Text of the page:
Money talks in mayor’s race: Ad blitz pushes Bass and Caruso ahead

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Money is speaking loudly in the LA mayoral race as Rick Cruso taps into his fortune to make a run at Karen Bass, while apparently leaving other contenders in the dust. Video courtesy of the Caruso for Mayor campaign.

If you've turned on the TV in Southern California recently, chances are you've heard Rick Caruso telling you why he should be the next mayor of Los Angeles.

The billionaire developer has been blitzing the airwaves since he jumped into the race a couple of months ago. The strategy may be paying off because Caruso virtually tied for the lead with Congresswoman Karen Bass, according to a recent poll.

Jim Newton, a former LA Times reporter who teaches communication and public policy at UCLA, says the Caruso campaign is using the ads effectively.

“The advantage of money is that you can get your name out and then make a first impression with voters in a big way.”

Newton says that Caruso is following the path taken by another affluent businessman, Richard Riordan, who was elected mayor in 1993 following the LA Riots. Riordan’s campaign focused on reducing crime and cleaning up a political mess left by City Hall insiders. This time around, Caruso has also seized on frustrations over homelessness.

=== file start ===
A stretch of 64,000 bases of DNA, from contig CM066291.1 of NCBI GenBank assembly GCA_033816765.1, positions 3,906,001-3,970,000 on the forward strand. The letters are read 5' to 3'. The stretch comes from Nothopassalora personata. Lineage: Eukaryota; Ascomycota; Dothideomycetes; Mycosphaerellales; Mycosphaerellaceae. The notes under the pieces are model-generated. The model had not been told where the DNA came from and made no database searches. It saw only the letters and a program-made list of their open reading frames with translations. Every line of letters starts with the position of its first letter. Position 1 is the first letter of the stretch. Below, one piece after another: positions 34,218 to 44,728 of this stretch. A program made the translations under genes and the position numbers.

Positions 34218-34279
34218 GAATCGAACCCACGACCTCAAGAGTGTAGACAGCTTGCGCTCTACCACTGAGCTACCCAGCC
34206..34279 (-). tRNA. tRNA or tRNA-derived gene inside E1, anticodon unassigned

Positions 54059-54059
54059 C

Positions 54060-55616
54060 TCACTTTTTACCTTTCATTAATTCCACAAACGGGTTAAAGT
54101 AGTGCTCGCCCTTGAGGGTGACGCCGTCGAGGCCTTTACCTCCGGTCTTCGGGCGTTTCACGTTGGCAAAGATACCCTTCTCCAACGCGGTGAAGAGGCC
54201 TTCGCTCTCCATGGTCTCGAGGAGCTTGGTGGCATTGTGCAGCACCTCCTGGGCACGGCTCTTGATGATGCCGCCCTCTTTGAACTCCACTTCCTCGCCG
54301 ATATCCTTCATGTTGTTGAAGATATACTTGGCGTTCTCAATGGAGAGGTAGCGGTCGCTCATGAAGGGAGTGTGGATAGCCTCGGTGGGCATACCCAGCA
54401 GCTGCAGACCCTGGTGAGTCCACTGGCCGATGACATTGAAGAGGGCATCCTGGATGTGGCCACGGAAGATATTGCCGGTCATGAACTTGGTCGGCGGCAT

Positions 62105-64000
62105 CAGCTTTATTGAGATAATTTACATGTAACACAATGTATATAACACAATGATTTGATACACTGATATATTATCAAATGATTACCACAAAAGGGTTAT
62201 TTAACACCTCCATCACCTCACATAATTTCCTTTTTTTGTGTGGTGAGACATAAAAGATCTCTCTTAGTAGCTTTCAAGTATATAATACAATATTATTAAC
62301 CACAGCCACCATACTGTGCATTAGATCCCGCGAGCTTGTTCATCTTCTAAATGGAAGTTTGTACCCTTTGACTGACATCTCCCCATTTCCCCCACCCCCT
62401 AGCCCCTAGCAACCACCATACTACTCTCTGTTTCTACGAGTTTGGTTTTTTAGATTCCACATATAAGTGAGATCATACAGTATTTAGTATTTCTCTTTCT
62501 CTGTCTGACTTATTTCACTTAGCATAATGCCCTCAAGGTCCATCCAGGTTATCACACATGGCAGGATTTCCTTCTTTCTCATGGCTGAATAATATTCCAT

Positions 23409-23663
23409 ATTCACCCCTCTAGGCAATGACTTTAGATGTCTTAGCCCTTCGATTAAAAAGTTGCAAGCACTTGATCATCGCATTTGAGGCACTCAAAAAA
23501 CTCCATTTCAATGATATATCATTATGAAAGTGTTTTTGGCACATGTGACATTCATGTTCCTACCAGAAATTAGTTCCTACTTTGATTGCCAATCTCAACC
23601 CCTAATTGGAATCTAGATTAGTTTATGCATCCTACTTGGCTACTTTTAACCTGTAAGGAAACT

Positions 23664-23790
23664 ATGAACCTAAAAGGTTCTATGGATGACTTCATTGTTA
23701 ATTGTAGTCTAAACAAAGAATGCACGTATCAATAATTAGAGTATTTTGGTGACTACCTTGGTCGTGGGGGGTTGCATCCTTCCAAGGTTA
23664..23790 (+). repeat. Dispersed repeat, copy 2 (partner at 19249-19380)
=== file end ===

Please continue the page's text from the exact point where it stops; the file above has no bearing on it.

”He has clearly identified a lane, and whether it's enough to win is a different question, but it's certainly enough to lead them into the first tier.”

Bass, meanwhile, appears to have taken a page out of the playbook by Tom Bradley, the first and so far only Black mayor of Los Angeles. 

“Karen Bass, I think, starts at least from a coalition that looks more like the coalition that Tom Bradley successfully navigated for years — South Los Angeles, liberals on the west side, smattering of Latinos and moderates and liberals in the valley.”

With a month to go before Election Day, Newton says well-known candidates like City Councilmmebers Kevin de Leon and Joe Busciano and City Attorney Mike Feuer have yet to gain significant traction with voters. 

“It seems to be a very uphill climb for anyone other than Karen Bass or Rick Caruso to make the top two at this point. But they've all got an argument to make.”

If no candidate gets 50 percent of the vote in the June 7 primary, which appears likely, the top two finishers will face off in November.




Chery Glaser